Couples Face £82m 'Living Together Penalty'
Wednesday 27 January 2016
Out-of-date benefit rules which treat cohabiting couples as second class citizens are costing them £82 million per year, according to new calculations by Royal London. Under current rules for National Insurance benefits, where one member of a couple dies, the surviving partner may be entitled to a range of financial support including a £2,000 lump sum and ongoing National Insurance bereavement benefits which can be worth more than £10,000. But eligibility is restricted to those who were married – cohabiting couples get nothing.
Using Office for National Statistics data for death rates and cohabitation rates, Royal London estimates that these rules have cost working-age cohabiting couples £82 million in lost benefits in the last year. As the number of people cohabiting continues to rise, and as the average age of cohabiting couples increases, these losses are set to grow.
Whilst the National Insurance system ignores cohabitation, other parts of the benefit system do take account of cohabitation, but only in order to reduce entitlements. Income-related benefits such as Housing Benefit look at the income of a whole household when determining if a claimant has enough money, and for these purposes the income of a cohabiting partner is counted against the claim.
Commenting on the figures, Royal London Director of Policy Steve Webb said:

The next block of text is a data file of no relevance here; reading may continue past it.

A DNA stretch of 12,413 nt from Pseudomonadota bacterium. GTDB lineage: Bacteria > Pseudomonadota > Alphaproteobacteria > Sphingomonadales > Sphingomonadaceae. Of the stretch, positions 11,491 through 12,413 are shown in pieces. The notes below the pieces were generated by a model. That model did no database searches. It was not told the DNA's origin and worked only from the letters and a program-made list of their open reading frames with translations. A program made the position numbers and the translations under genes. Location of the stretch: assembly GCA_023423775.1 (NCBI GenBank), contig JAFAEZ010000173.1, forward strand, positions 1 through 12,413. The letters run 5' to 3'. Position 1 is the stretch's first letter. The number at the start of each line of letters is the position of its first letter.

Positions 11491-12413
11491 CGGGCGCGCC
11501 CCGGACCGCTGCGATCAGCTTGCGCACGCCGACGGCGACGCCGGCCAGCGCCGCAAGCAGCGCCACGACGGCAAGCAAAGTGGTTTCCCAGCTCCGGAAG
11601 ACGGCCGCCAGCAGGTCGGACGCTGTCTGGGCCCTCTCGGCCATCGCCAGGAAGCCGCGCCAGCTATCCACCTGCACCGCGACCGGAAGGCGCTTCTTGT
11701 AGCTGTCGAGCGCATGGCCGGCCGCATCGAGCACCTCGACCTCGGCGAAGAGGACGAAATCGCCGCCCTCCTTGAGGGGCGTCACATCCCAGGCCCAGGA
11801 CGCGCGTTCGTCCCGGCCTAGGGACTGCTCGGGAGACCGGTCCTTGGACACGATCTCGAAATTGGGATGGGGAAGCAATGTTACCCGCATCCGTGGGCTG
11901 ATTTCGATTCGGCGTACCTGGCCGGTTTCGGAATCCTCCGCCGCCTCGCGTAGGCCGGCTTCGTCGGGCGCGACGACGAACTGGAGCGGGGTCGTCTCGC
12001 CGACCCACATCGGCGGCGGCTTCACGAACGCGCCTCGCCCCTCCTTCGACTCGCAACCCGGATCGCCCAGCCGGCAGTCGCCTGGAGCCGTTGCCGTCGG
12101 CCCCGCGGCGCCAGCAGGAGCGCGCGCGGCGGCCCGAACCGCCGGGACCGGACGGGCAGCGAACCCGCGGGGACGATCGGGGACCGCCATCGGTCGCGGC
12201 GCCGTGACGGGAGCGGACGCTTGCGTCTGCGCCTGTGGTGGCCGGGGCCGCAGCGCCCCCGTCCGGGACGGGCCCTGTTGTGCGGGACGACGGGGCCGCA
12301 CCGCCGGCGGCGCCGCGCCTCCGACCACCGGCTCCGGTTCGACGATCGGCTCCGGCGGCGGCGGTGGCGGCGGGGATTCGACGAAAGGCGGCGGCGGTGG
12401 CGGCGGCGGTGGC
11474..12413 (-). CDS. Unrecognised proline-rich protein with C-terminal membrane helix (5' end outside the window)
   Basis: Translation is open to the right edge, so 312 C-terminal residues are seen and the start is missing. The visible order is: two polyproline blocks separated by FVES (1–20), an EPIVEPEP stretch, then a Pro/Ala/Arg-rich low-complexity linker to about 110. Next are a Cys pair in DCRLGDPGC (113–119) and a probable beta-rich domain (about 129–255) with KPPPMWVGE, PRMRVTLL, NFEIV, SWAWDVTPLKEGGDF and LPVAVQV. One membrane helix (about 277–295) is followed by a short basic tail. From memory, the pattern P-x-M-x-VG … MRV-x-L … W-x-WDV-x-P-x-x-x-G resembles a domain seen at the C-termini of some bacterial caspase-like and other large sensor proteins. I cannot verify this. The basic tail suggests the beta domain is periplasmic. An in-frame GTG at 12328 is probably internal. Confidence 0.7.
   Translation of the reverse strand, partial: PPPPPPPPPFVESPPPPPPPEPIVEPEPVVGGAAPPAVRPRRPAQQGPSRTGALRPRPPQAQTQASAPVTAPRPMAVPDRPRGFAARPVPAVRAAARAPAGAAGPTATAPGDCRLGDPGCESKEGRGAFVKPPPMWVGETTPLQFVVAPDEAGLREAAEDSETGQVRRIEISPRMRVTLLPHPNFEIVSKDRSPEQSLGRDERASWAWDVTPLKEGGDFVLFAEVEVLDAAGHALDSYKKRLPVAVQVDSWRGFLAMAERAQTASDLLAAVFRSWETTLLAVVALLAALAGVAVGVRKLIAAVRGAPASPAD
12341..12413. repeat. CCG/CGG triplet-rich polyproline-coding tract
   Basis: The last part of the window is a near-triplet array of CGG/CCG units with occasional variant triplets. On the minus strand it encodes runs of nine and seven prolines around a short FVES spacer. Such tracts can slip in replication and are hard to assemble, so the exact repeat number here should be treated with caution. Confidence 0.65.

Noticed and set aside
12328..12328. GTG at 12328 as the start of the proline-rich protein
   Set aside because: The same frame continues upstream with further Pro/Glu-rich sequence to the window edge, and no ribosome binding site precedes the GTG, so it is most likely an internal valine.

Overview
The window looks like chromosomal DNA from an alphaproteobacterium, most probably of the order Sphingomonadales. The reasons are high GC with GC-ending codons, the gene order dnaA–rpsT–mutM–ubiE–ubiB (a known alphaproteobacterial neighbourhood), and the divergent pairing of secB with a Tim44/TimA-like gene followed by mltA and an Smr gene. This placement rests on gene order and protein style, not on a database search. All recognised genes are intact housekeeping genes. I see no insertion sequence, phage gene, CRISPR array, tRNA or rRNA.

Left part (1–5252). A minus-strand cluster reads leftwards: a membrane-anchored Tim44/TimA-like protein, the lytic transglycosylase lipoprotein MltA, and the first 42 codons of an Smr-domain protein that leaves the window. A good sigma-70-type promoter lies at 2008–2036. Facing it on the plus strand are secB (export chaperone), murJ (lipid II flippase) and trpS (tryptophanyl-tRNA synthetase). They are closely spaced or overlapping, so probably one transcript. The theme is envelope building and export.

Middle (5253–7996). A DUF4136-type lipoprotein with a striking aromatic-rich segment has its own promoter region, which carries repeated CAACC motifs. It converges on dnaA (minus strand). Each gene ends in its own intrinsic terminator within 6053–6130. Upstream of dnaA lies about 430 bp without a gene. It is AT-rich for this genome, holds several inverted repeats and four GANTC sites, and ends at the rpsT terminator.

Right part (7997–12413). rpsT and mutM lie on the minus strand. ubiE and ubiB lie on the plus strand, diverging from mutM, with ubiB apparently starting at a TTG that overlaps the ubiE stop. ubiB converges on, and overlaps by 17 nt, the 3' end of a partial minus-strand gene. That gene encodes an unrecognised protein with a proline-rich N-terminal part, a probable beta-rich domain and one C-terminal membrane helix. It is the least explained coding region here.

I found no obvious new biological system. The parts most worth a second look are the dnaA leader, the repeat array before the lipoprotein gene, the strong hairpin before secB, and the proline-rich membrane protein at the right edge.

“Many unmarried couples have been living together for many years and are financially dependent on each other. Yet at a time of bereavement the benefit system treats them as though their partnership never happened. This is despite paying the same National Insurance Contributions into the system as everyone else. When it suits the Government to treat two individuals as a couple it does so, but when it comes to paying money out the Government is happy to deny the existence of a relationship. It is hard to see how this double standard can be justified.”
“A benefits system that was designed in the 1940s needs to be brought up to date. With over six million people in Britain living together as couples, a large and growing number of people risk being left without support in the event of bereavement unless the system is changed.”
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For further information please contact:
Steve Webb, Director of Policy
0207 015 2556
Lorna Wiltshire, Corporate PR Manager
0207 506 6719
Notes to editors:
- Where a member of a working-age married couple is bereaved they may qualify for one or more of:
- Bereavement Payment – a lump sum of £2,000;
- Bereavement Allowance (previously known as Widows Pension) – for those who are over 45, a weekly payment lasting for one year, and worth up to £112.55 per week;
- Widowed Parent’s Allowance, for those with one or more dependent child, worth up to £112.55 per week; benefit can continue until the child leaves school or the widowed parent re-marries.
- The policy paper estimates that a typical older bereaved person could miss out on around £7,800 in benefit, whilst a younger bereaved parent could lose over £25,000.
- Royal London Policy Paper No 1: “The Living Together Penalty” can be downloaded at www.royallondon.com/policy-papers.
About Royal London:
Royal London is the largest mutual life, pensions and investment company in the UK, with Group funds under management of £83.1 billion. Group businesses serve around 5.3 million policyholders and employ 2,958 people. (Figures quoted are as at 30 September 2015).